Another impossible question of choice! It seems wise to pick a genus with LOTS of variety. Some of my beloved palms belong to genera of few or single species, much too limiting. Kerriodoxa, Tahina, Johannesteijsmannia, Marojejya, etc. But Licuala, well, now there are a LOT of Licuala species, and though I only grow a handful, they are all stunners! Pinanga a close second in terms of beauty, and exceeding in terms of numbers. Then there is Dypsis... a ridiculous number of species, undoubtedly will be split off in the future. But for sheer beauty, I will fall back on Licuala. These Licuala peltata v. sumawongii have been featured many times in my photos, for easily justifiable reasons. (Edit: I reserve the right to change my mind in any future thread!)
  39. 12 points
    And a few non-palm plants that i like Agave parryi Dyckia Euphorbia sp. Agave victoria-reginae Aloe vanbalenii I forget the name of this one Corymbia ficifolia some of my outdoor bromeliads A few platycerium mounted on a magnolia Last, zinnias still going, and spent seed pods of Abutilon palmeri add a bit of interest
  40. 11 points
    My favourite since the start! Lets see your Bismarkia nobilis..
  41. 11 points
    Getting settled in east Tennessee near the Smokies and of course seeing palms is a bit exciting! Was in Knoxville (zone 7a) the other day and saw 2 nice Trachycarpus fortunei.
  42. 11 points
    This afternoon I took photos of my largest garden area, which I call, no kidding, "Garden Lot". We bought this 125' x 125' 3-lot site in 2011 before Cape Coral began to emerge from the Housing Bust, during which the Cape had the 2nd most foreclosed real estate market in the US. Houses remained vacant for years, residents fled the state and no one would spring for vacant land at any price. We bought this barren patch of weeds and fire ants with the intention of creating a garden that would block the view of the newly built LCEC electrical substation, also known as "Osama bin Laden's FL Vacation Compound" for its sandy pink stuccoed concrete block walls. The erector set is installed but to this day the substation remains unfinished and inoperable. Par for the course in Cape Coral. The first palms we planted were 5 Bizzies in 3-5g pots. We later added another Bizzie as point because it was so purple. Now it is silver and huge. Juxtaposed with and behind the Bizzies we planted Livistonas. We wanted all decoras but ended up with 2 decora, 2 australis and 1 mariae courtesy of a nursery with suspect expertise that shall remain unnamed. Fast forward 9 years and what you will see in the following photos is what you get. Vacant End Lot: Sabal sp and flowering bottlebrush & Cocos trunk, bananas, bottlebrush Garden Lot Views: south side Leaning Coconut of Irma Livistona mariae Sabal palmetto of unknown age. Lot mowers had hacked it to the ground 6x per year for possibly decades. It just barely fits inside our property line so we decided to give it a chance to grow. This is what we have after 9 years. Copenicia prunifera Livistona saribus w/black teeth Borassus flabellifer Cocos nucifera Dwarf Red Spicata Twins Copernicia alba, Chamaerops humilis & Agave americana mediopicta Dypsis decaryi Roystonea violacea (f) & Cocos nucifera Dwarf Red Spicata single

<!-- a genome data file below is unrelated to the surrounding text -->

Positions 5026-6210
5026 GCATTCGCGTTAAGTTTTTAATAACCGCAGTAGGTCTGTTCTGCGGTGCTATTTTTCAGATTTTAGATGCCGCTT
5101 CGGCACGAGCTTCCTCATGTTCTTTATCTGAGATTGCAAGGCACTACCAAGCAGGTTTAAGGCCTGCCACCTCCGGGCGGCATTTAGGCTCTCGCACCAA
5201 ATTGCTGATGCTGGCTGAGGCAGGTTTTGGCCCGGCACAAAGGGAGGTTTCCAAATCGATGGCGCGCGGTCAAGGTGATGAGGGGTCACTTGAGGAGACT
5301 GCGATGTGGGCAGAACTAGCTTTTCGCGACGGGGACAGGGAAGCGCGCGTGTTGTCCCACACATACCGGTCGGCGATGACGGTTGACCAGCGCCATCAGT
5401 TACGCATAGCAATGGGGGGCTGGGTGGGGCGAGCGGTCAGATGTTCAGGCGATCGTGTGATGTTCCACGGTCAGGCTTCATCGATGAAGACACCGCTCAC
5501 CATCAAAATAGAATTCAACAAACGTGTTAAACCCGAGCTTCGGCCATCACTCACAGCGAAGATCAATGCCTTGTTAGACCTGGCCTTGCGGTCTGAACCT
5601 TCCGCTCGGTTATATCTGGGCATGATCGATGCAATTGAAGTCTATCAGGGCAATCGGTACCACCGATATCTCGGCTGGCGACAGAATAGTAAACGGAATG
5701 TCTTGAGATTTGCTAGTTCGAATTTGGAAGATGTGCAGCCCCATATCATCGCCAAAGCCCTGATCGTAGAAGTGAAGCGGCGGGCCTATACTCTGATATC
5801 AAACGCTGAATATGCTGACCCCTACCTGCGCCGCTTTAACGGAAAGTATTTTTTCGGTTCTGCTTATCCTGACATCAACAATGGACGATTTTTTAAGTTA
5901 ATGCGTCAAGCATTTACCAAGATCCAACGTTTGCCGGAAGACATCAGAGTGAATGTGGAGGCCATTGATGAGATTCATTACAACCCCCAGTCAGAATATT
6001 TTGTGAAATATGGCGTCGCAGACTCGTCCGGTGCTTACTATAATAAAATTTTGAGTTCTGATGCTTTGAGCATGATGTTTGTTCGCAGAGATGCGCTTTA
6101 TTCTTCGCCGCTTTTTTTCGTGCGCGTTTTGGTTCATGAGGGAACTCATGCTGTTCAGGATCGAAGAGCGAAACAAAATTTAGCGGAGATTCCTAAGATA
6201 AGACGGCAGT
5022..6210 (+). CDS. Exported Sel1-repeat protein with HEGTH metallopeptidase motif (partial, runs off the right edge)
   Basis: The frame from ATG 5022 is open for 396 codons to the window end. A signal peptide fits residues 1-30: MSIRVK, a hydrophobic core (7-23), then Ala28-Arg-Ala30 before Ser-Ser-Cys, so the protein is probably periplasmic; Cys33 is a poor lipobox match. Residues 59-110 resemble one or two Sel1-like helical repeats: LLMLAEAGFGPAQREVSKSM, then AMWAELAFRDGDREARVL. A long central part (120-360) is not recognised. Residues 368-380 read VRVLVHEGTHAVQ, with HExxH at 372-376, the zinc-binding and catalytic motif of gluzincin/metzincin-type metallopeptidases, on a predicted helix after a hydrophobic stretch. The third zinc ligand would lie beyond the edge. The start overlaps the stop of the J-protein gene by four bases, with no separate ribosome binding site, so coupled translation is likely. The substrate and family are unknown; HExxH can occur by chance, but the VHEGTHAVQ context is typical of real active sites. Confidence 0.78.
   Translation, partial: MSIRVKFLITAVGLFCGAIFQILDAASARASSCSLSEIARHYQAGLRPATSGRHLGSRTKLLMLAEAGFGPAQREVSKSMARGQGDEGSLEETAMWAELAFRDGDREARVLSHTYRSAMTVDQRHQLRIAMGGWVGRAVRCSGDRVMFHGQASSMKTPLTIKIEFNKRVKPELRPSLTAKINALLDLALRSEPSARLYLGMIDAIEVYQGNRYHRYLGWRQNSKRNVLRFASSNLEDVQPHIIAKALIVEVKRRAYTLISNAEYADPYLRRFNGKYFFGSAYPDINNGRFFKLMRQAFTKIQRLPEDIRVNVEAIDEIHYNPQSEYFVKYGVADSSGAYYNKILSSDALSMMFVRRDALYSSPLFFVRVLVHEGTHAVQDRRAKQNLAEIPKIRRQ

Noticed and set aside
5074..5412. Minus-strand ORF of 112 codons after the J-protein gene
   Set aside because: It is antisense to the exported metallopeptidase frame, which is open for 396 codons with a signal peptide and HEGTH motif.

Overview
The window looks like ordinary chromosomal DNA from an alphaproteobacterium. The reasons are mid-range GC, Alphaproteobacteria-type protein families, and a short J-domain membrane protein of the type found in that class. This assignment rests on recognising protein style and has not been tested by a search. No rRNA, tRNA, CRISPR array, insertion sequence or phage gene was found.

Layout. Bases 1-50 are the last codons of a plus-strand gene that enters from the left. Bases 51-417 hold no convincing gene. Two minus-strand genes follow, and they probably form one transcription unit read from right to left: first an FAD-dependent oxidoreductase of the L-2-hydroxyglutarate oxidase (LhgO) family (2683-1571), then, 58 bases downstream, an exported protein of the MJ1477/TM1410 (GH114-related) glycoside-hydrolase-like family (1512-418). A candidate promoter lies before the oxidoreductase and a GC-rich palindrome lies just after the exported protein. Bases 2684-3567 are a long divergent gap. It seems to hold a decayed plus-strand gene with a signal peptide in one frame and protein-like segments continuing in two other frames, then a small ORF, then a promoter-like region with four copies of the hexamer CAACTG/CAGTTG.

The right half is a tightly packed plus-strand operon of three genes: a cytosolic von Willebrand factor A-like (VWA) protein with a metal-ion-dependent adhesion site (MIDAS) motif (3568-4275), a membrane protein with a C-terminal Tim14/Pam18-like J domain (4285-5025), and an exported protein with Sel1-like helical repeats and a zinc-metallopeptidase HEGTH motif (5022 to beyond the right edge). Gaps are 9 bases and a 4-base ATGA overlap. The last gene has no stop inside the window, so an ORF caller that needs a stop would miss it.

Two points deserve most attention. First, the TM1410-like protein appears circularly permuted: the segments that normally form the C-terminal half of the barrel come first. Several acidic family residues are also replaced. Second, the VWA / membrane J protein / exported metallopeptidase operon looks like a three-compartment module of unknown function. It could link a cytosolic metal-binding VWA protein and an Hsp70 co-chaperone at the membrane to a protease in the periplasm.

43. 11 points
    Not sure who put these up and how, but I likey. They are color shifting as well, so pretty cool!
  44. 11 points
    Hedyscepe.........Recurved and keeled fronds, crownshaft, self-cleaning fronds, but not so heavy as to cause damage, most beautiful blue-green trunk, huge, bright red seeds. Downside ? can be erratic grower, (might or might not grow for you), slow growing, occasionally subject to root pathogens, requires regular moisture
  45. 11 points
    Here is my yatay x Jubea hybrid from Patric. Growing in Dallas. If has been a moderate to fast grower.
  46. 11 points